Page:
ROOTS The Roots don’t sound nearly as bleak by the end of their latest album, How I Got Over (Def Jam), as they did on their two previous records. I expected them to lose some of their creative drive after they became the house band on Late Night With Jimmy Fallon—it would’ve been easy for them to parlay that job into a series of crossover attempts with big-name stars—but instead they’ve regained their vitality and spark, breaking out of the rut they’ve been stuck in at least since 2006’s Game Theory. How I Got Over is front-loaded with dark tracks where Tariq “Black Thought” Trotter’s rhymes reflect the sinking mood of the country with their forceful descriptions of isolation, futility, and depression. On “Dear God 2.0” the group works a beautiful, harmony-rich snippet from Monsters of Folk’s “Dear God (Sincerely M.O.F.)” into a list of crises and tragedies that becomes an elegy for faith (“Why is the world ugly when you made it in your image?”). The title track, named after a gospel standard by Clara Ward, is the album’s turning point; a feeling of uncertainty remains, but determination, contemplation, and sobriety create glimmers of hope. (“You came to celebrate / I came to cerebrate,” Black Thought intones on “The Fire.”) Several fine MCs, among them Dice Raw, Peedi Peedi, and STS, contribute guest rhymes that forgo self-aggrandizement for self-awareness, and the album’s indie-rock cameos and samples (M.O.F., Joanna Newsom, the female singers from Dirty Projectors) dissolve my usual cynicism about such maneuvers by working—on “Right On,” for example, Newsom’s harp arpeggios become a killer bass line. Of course, when the bedrock of your band’s sound is the cracking drums of Ahmir “?uestlove” Thompson, you’ve got a head start when it comes to making things work. 7 PM, House of Blues, 329 N. Dearborn, 312-923-2000 or 866-448-7849, $50-$80, 17+. —Peter Margasak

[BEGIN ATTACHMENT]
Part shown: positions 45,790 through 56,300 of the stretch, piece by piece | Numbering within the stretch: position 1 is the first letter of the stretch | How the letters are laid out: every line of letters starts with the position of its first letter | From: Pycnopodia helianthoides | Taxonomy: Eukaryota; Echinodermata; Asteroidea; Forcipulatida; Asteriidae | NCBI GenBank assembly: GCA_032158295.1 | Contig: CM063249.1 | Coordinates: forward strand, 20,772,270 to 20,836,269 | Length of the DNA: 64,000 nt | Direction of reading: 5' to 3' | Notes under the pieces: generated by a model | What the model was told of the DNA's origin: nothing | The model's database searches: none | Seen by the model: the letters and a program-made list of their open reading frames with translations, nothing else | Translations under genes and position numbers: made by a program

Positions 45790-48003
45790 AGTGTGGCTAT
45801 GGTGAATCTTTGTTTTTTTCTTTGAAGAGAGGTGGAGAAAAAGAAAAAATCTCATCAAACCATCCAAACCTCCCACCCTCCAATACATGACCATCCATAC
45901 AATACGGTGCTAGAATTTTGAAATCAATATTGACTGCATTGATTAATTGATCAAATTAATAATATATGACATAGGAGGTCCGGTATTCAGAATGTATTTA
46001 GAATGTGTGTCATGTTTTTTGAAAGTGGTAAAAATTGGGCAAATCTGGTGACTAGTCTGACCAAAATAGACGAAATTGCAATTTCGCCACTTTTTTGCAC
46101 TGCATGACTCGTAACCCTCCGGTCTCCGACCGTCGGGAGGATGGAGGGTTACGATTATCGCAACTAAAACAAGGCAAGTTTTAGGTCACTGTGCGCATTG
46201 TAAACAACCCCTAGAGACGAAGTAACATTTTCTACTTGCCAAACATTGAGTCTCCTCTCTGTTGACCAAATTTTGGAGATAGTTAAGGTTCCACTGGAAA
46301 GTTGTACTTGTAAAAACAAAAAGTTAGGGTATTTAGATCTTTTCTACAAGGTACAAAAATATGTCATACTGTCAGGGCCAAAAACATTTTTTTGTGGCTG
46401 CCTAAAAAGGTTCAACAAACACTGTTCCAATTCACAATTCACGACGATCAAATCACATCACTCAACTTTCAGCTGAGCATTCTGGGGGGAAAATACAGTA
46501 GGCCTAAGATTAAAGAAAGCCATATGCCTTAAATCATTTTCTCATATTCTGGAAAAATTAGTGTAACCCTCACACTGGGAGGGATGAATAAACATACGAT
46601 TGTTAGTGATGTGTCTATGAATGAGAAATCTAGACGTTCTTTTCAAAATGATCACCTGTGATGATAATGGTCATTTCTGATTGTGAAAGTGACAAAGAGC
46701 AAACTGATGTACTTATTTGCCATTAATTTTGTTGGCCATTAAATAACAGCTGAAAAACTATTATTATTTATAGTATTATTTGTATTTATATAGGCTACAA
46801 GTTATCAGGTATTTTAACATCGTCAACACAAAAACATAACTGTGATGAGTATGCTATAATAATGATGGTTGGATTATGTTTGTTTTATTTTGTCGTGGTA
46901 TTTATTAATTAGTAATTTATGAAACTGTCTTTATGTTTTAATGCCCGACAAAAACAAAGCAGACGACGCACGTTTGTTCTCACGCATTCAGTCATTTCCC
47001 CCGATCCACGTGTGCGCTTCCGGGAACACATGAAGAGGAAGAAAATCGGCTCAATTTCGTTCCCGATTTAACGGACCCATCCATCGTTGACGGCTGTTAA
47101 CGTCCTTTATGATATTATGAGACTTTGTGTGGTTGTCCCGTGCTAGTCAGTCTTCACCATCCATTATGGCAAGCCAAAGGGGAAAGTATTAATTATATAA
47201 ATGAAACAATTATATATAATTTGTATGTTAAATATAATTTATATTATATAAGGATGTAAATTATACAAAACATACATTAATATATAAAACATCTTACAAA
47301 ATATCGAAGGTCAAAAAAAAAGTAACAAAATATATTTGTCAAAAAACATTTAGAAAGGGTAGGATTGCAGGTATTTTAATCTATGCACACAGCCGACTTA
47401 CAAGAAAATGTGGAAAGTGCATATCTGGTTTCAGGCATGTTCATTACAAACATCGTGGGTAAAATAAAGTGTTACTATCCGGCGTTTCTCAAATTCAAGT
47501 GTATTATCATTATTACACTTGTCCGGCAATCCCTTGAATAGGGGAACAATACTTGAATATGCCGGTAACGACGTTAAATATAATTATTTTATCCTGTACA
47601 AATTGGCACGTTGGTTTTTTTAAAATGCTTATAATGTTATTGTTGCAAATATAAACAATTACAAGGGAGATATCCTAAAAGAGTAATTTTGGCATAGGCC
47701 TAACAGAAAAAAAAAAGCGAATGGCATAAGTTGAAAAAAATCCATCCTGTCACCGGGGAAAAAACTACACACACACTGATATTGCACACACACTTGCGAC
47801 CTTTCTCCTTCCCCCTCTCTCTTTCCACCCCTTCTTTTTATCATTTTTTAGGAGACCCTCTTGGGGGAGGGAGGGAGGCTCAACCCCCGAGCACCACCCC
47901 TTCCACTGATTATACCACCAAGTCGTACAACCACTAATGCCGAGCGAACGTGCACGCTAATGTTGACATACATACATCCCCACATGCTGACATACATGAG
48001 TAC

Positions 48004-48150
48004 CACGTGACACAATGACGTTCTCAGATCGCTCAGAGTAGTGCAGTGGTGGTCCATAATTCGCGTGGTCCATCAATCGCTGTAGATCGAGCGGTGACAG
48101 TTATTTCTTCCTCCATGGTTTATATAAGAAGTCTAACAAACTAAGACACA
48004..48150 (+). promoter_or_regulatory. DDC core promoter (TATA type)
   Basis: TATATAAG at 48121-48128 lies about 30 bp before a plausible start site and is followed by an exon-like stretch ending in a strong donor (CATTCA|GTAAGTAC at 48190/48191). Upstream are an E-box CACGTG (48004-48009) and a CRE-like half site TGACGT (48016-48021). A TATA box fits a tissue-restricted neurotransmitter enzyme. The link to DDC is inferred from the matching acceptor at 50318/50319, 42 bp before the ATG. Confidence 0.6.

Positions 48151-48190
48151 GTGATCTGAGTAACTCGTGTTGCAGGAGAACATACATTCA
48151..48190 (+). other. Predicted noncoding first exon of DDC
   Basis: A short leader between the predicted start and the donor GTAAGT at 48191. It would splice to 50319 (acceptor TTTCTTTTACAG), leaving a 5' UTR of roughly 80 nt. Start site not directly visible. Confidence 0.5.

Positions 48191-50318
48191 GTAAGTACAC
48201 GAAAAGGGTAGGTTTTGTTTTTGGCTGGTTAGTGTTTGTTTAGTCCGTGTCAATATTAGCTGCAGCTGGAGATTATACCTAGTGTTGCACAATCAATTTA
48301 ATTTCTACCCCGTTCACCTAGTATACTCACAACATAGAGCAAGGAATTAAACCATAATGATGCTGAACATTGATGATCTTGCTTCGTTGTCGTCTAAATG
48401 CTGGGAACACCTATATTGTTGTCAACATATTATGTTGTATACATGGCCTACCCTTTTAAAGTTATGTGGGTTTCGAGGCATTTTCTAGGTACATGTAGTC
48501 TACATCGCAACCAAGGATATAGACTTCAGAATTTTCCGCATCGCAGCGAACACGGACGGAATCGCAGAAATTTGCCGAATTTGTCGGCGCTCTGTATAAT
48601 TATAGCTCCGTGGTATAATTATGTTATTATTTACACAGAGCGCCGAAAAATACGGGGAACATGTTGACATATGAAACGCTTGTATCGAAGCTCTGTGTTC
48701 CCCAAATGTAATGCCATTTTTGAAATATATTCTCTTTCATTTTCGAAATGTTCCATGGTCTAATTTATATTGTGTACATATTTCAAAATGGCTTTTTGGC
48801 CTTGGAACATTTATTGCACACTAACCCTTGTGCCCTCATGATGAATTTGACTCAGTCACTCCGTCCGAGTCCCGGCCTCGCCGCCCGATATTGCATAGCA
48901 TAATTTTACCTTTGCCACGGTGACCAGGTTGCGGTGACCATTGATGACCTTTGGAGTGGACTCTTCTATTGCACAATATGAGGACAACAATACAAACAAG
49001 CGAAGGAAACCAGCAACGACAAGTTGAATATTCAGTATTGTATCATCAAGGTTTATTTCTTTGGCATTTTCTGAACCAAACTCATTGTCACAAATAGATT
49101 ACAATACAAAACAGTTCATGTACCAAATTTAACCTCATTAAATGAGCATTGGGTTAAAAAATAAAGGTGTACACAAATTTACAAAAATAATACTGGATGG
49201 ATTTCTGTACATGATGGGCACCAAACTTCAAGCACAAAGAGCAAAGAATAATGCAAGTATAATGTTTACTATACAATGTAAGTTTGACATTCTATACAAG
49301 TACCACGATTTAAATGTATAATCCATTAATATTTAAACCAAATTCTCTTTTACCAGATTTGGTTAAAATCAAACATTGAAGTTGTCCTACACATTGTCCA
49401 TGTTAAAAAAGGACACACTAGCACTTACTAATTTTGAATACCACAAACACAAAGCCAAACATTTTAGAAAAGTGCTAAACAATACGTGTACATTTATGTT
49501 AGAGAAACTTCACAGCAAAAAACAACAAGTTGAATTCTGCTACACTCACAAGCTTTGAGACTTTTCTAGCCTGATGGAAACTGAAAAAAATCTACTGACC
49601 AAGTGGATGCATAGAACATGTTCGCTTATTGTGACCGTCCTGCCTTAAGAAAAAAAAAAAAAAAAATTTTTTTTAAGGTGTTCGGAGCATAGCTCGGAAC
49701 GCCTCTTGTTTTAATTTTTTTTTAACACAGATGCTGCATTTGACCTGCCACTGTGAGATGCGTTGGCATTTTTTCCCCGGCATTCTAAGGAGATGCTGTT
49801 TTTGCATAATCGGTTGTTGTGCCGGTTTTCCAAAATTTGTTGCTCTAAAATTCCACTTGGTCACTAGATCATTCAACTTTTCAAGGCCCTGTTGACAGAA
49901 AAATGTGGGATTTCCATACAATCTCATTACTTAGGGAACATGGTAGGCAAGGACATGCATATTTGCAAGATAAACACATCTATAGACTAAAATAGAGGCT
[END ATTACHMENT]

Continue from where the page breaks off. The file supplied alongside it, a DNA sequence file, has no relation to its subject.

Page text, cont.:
MICHAEL THIEKE See Thursday. The German reedist performs with three locals: Fred Lonberg-Holm (cello), Jason Roebke (bass), and Aaron Zarzutski (no-output turntable). Banjoist Woody Sullender and harmonica player Seamus Cater and a duo of Jason Soliday and Ben Miller open. 10 PM, Enemy, 1550 N. Milwaukee, third floor, enemysound.com, donation requested.